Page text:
A.Dashpeljee: We work to train world-class artists

A.Dashpeljee: We work to train world-class artists

  • By Misheel   -   Nov 15,2021
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It has been 100 years since the modern education sector was established and developed in Mongolia. This year marks the 30th anniversary of the establishment of a university that trains specialists with higher education in culture and arts.

The multinational audience was moved to tears when the School of Dance of the Mongolian State University of Arts and Culture (MSUAC) performed the ethno-ballet “Khumurgun Gurvaljin” at the United Nations Concert Hall in Paris. There is no denying that the next performance on the UN stage will be “Galaikhan”.

We’re seeing the results of MSUAC’s training for culture and art specialists in many ways. Today, the university has benefited from the rapid introduction of an integrated management system, development of two unique master programs, introduction of credits system, and modernization of its curricula.

People’s Artist of Mongolia and teacher of the School of Music of MSUAC A.Dashpeljee delved into his school’s activities in the interview below.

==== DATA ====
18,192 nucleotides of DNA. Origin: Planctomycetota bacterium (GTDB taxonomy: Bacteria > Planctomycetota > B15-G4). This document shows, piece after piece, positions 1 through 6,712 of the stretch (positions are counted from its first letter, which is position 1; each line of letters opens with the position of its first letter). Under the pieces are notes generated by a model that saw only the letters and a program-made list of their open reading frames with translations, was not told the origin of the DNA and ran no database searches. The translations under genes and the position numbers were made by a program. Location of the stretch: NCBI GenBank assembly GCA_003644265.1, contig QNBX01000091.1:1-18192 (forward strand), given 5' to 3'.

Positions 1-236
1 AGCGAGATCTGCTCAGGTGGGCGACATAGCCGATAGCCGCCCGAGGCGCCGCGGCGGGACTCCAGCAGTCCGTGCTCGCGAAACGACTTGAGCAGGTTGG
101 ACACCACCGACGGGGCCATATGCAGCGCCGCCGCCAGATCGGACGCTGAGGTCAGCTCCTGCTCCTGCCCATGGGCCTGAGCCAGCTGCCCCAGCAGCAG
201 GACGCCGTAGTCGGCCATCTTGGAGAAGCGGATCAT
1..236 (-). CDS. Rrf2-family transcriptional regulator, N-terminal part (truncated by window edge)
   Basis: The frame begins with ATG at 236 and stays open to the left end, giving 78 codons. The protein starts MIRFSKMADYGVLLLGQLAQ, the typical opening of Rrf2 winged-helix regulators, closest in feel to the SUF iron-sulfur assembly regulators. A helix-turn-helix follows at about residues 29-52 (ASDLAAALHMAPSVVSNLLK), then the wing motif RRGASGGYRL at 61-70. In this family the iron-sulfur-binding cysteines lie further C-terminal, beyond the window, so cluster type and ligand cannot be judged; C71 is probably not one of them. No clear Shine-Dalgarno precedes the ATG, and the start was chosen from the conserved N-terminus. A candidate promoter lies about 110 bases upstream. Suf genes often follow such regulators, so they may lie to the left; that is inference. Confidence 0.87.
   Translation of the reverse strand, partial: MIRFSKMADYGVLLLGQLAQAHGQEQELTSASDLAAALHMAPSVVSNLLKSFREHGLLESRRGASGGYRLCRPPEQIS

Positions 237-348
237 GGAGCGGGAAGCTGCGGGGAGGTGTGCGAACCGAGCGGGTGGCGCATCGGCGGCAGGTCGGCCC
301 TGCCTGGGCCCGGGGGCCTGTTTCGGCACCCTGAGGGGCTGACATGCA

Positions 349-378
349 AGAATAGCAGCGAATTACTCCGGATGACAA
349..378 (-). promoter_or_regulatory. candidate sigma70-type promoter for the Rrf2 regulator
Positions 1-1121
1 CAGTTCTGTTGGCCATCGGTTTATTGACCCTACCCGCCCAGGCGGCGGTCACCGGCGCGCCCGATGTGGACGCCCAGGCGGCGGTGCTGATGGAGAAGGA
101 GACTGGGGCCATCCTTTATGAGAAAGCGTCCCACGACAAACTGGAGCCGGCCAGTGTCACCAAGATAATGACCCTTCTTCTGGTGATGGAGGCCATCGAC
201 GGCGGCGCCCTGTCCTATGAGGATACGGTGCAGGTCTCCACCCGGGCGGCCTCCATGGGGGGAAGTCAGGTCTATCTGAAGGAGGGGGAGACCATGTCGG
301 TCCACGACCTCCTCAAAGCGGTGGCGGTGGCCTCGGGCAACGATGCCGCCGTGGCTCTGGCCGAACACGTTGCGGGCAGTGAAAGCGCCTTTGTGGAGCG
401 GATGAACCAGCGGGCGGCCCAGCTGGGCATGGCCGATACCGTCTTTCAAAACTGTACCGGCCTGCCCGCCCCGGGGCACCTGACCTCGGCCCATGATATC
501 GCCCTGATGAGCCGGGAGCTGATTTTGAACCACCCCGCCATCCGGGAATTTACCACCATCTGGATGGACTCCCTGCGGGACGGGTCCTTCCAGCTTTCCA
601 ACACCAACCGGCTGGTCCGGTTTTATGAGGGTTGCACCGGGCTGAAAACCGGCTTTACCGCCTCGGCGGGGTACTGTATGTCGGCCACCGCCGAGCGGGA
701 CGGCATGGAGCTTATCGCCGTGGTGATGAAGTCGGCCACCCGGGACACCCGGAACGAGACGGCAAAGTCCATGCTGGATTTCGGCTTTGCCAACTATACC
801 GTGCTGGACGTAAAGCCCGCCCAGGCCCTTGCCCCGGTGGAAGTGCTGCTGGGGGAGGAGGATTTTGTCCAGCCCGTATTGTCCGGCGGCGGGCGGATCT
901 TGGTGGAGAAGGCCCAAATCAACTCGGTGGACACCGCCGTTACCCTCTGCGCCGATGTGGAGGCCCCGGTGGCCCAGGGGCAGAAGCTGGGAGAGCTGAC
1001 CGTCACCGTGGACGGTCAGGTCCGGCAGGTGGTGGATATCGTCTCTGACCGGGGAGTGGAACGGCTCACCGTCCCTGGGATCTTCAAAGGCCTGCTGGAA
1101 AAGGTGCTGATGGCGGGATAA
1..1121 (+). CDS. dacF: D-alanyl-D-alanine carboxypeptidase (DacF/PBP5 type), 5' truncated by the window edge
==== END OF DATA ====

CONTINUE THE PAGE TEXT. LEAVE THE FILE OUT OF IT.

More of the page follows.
How many years have you been teaching at the School of Music of MSUAC? 

In 1977, I won a national competition, which was organized to train young opera singers, and went to Europe to study at the Bulgarian State Conservatoire. After graduating from the school in 1982, I began working as an opera singer at the State Opera and Ballet Academic Theater of Mongolia. Like so, my life changed from rural to cultural, particularly merging with classical music. From 1982 to 2010, I worked as a soloist at the theater. From 1996 to 2001, I served as a singer and the director of the theater.

On January 16, 2001, I submitted a request to resign from the post of theater director to the minister of education, culture and science. In my resignation, I wrote, “During Mongolia’s transition to a market economy, I worked my best. I completely renovated the theater. I restored its internal activities and foreign relations. Now I just want to work as a singer.”

But two or three days later, teachers G.Khaidav and Ts.Purevdorj called me to MSUAC. When my seniors, the gods of music, called me, I went straight to them. They said, “We are old now. This school must expand. We must prepare our successors. You started your career as a singer at the theater but now, you should work here and be the head of the Music Department.”